Grameen turned the banking model upside down with respect to poor villagers. Another firm, AllLife, has done the same for sufferers of HIV and diabetes in South Africa. AllLife, which is an unabashedly for-profit enterprise, targets these large groups of people that are highly motivated to buy life and disability insurance but viewed as unacceptable risks through typical financial services lenses. The company pursues customers that other insurers shun (violating the maxim that insurance is sold, not bought). It requires its customers to regularly submit medical information showing compliance with therapies for these diseases. It regularly interacts with customers to remind them to adhere to their treatment protocols.
Because Bizarro endeavors can lead to offerings which look alien to the core business, it is extremely challenging to formulate these ventures within existing business units. The mindset required, partners, metrics, and incentives may all diverge signficantly from norms. The reality of most businesses is that there is not flexibility to separate a venture totally from the core, and indeed it may be essential to commercialize the concept within the main business to exploit the company's unique advantages (a network of bank branches, for example). However, the process of creating the concept should be as divorced as possible from the day-to-day definition of the business. It should, for example, be focused on the needs of a particular customer set rather than be defined by how a certain family of existing products might be grown. If the business potential is shown to be sufficiently strong, then commercialization may succeed even if it happens within the core.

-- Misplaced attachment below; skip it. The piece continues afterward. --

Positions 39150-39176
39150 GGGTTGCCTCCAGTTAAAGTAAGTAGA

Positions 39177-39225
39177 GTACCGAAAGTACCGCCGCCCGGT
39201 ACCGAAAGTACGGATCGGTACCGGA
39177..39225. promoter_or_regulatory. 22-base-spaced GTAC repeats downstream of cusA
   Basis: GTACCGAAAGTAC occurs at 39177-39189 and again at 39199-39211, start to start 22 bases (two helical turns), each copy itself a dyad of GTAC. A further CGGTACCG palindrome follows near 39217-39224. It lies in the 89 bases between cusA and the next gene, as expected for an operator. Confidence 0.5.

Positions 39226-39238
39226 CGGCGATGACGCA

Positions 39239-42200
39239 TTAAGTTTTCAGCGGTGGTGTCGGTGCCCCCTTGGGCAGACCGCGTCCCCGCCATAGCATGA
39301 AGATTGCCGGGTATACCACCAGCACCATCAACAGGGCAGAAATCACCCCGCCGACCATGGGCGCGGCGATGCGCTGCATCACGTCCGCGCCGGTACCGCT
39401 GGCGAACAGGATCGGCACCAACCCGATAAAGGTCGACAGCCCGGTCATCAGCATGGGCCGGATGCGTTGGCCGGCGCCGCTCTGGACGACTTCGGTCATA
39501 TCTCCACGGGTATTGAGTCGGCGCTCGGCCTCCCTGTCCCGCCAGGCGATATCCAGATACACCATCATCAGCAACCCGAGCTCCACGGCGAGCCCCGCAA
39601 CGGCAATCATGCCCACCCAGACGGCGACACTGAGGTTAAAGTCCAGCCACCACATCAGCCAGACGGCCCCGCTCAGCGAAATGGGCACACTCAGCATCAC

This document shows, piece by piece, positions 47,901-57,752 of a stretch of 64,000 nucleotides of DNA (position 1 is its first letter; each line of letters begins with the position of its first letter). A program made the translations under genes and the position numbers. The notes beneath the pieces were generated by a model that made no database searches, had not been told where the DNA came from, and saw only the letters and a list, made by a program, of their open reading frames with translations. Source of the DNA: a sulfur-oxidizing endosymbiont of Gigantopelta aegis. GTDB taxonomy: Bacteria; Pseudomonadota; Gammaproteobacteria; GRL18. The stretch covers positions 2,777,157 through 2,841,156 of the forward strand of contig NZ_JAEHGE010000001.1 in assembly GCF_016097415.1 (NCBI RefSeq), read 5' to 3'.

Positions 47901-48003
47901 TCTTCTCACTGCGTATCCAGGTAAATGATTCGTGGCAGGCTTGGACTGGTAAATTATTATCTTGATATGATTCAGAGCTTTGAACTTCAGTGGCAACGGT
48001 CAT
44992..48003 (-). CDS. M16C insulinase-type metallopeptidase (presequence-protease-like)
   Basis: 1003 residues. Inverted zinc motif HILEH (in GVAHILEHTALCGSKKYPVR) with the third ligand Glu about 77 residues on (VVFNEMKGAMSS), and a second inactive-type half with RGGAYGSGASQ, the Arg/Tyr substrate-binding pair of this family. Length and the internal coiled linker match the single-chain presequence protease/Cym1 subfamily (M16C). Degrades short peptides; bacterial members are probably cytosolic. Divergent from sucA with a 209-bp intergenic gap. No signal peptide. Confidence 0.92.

Bizarro companies are rule-breakers. For financial services innnovation and other endeavors, this approach can enable escaping commodization and creating new markets that a company can own.